I asked the same question of Kenneth Tripp, owner of Tripp Trucks in Rock Hill, South Carolina, a shop that specializes in Power Strokes. Tripp was on the Power Stroke engineering team for years so he has extensive knowledge of everything from the 7.3Ls to the current 6.7Ls. Here’s his answer about the one-at-a-time method of replacing head studs: “Absolutely not okay. The heads must be properly torqued to ensure the gaskets won’t fail. It is literally that simple. I have had to redo so many sets of gaskets on trucks with ARP studs because they weren’t done correctly to start with, and I would say most of it is because people don’t understand ‘torque chatter.’ But I am also confident that many of these failed head gaskets were the result of the studs being installed in a manner like you speak of. These head studs are non-forgiving. They do not stretch. The cylinder pressures on these 6.0-liter diesel engines are extremely high. Couple that with the fact that there are only four fasteners per cylinder, and installation must be done to perfection. At my shop every technician has a Snap-On torque wrench that never touches anything but head studs.”
To answer your question, Wayne, yes, the studs can be replaced one at a time. The bigger question is, “Is it worth the risk?” I don’t think it is.
Cutting Costs on Fuel-Filter Replacements
I have a 2013 Ram 6.7-liter diesel with 54,00 miles on it. The owner’s manual says to replace the two fuel filters every 15,000 miles. That costs $300 at the dealership. Is there any way to extend the interval and stay within the warranty?
Starting with the 2013 6.7-liter engine, Ram went to the two-filter system with the fuel/water separator mounted on the driver’s-side frame just forward of the rear axle and a secondary filter on the back of the engine. Combined with the cost of the factory branded filters and shop labor to replace them, the cost is, as you say, usually near $300.
There’s no way to “extend” filter changes beyond the factory-recommended cycle, nor would you want to, as that would be cause for a dealer to challenge fuel-system-related warranty issues, if any arose. If anything, filters and fluid changes should be done earlier than what is stated in the owner’s manuals.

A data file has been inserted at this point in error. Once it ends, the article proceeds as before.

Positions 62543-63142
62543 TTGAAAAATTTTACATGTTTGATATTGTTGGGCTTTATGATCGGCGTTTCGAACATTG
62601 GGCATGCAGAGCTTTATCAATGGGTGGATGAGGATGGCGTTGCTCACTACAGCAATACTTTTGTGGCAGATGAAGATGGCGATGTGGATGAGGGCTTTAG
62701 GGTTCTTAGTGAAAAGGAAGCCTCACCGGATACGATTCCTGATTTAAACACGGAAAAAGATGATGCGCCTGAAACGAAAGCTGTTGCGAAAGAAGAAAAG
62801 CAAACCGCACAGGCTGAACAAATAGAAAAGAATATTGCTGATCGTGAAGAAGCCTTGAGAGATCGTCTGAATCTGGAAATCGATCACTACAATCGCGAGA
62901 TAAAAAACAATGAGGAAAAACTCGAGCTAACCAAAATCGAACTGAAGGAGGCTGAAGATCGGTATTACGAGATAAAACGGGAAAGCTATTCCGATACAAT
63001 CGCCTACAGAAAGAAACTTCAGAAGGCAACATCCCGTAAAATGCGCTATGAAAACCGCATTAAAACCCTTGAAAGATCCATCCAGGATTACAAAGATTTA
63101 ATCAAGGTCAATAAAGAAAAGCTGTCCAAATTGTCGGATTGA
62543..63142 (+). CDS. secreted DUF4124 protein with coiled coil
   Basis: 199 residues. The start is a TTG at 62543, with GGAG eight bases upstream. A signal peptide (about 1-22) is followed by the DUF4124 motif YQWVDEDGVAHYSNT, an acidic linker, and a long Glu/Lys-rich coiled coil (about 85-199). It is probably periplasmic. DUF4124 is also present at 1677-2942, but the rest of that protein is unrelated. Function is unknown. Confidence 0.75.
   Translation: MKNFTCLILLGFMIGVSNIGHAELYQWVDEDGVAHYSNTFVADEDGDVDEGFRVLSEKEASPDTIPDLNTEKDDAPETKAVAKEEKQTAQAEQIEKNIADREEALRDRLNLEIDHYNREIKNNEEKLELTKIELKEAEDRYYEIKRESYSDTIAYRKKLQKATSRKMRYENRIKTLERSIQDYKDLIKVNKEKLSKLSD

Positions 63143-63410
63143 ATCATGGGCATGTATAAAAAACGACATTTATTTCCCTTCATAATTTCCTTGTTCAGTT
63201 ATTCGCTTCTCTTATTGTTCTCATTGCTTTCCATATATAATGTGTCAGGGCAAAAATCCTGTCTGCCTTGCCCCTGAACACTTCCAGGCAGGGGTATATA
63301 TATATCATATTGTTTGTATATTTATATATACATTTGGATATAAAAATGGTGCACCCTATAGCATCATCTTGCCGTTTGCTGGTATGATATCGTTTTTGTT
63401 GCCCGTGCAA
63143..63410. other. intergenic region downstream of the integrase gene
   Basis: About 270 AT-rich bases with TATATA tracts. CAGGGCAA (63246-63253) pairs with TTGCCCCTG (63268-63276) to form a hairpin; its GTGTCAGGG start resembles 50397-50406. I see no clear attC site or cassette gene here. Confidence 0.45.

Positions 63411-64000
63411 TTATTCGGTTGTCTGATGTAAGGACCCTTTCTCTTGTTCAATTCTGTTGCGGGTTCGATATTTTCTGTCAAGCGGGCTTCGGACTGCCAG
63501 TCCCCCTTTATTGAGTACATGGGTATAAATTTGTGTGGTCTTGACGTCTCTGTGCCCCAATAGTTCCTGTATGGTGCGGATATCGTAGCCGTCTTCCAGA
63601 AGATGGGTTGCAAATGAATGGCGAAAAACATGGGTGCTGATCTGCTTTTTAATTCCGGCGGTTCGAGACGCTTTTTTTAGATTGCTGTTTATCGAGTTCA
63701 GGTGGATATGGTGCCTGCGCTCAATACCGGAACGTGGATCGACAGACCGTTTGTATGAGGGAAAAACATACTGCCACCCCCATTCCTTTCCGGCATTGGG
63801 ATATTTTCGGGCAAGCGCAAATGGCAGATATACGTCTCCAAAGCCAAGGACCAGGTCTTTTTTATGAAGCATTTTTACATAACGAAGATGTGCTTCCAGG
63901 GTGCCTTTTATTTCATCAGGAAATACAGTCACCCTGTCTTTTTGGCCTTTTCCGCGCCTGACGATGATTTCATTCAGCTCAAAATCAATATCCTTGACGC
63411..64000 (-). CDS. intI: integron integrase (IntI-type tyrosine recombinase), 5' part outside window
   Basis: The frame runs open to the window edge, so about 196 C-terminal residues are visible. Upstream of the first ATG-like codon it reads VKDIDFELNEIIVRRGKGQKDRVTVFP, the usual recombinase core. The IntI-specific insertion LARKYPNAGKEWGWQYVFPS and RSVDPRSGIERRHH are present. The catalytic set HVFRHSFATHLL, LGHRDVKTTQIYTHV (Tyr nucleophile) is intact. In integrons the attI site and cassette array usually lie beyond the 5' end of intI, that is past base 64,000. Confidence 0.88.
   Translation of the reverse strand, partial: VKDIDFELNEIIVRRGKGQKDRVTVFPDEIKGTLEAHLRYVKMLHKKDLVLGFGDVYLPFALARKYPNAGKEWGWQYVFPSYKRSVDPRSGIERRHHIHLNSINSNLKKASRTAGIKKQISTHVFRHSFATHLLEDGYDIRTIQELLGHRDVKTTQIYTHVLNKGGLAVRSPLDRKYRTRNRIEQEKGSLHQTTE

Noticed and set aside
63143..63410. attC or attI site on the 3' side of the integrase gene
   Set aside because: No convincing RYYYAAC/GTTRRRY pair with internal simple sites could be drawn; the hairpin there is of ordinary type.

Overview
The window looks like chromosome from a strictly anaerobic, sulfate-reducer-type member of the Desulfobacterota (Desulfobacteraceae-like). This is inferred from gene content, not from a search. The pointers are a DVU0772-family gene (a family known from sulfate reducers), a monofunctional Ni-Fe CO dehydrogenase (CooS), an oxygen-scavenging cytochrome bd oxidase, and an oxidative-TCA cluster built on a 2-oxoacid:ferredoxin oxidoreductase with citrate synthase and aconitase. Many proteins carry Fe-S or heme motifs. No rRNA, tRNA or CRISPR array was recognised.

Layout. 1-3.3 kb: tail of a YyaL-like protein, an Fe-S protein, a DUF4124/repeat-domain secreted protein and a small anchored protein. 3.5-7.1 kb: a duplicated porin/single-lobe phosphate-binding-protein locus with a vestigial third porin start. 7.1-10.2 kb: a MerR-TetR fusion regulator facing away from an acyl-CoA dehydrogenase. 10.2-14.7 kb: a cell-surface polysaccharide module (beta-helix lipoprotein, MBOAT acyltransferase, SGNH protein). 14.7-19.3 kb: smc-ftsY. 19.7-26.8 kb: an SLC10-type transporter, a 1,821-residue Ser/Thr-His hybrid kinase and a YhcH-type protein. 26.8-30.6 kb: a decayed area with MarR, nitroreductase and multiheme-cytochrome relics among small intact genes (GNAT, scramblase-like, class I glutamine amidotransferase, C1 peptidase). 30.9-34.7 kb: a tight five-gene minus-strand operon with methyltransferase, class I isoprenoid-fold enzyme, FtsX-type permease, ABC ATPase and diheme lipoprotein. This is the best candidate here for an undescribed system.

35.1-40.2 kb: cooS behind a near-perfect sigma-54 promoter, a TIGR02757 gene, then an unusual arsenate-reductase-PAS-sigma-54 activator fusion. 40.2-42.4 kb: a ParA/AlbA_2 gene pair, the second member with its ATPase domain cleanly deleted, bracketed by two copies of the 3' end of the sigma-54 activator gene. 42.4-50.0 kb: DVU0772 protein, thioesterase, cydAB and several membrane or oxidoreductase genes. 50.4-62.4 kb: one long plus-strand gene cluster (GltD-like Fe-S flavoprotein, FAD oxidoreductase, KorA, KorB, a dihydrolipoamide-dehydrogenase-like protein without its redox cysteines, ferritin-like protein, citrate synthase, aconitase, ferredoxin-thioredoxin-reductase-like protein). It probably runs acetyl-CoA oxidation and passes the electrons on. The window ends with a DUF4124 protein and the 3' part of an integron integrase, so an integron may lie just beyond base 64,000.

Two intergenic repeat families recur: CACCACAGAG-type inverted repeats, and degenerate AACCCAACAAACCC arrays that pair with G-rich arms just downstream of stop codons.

One way to cut fuel-filter-change costs is to install a Ram 6.7-liter dual-filter conversion kit that adds a CAT two-micron fuel filter in-line with the fuel/water separator filter on the frame rail. Doing this reduces the cost of replacing the filters because the CAT filter is less expensive than OEM, and having both filters in plain sight and easily accessible makes the filter change a 15-minute job, and one you can do yourself. With the CAT secondary filter cleaning the fuel before it reaches the OEM filter at the engine, the engine fuel filter would probably need to be changed only every couple years because of potential algae growth.
You can also use a Baldwin BF46031 fuel/water filter instead of the Racor PFF54529. Throttle-Up Industries has the dual fuel-filter conversion kit for around $195.
If you want to go a step further, you could install an aftermarket fuel filtration/lift pump system such as those offered by FASS and AirDog, and do away with the filter on the engine using a Fleece Engineering engine fuel-filter delete kit ($60). But then you’d have to spent about a grand, and the cost-benefit analysis becomes the deciding factor with as few miles as you put on your Ram every year.
A respected automotive and RV journalist and longtime Trailer Life contributor, Bruce W. Smith has held numerous editorial titles at automotive and boating magazines, and authored more than 1,000 articles, from tech to trailering. He considers his home state of Oregon a paradise for RVing and outdoor adventure.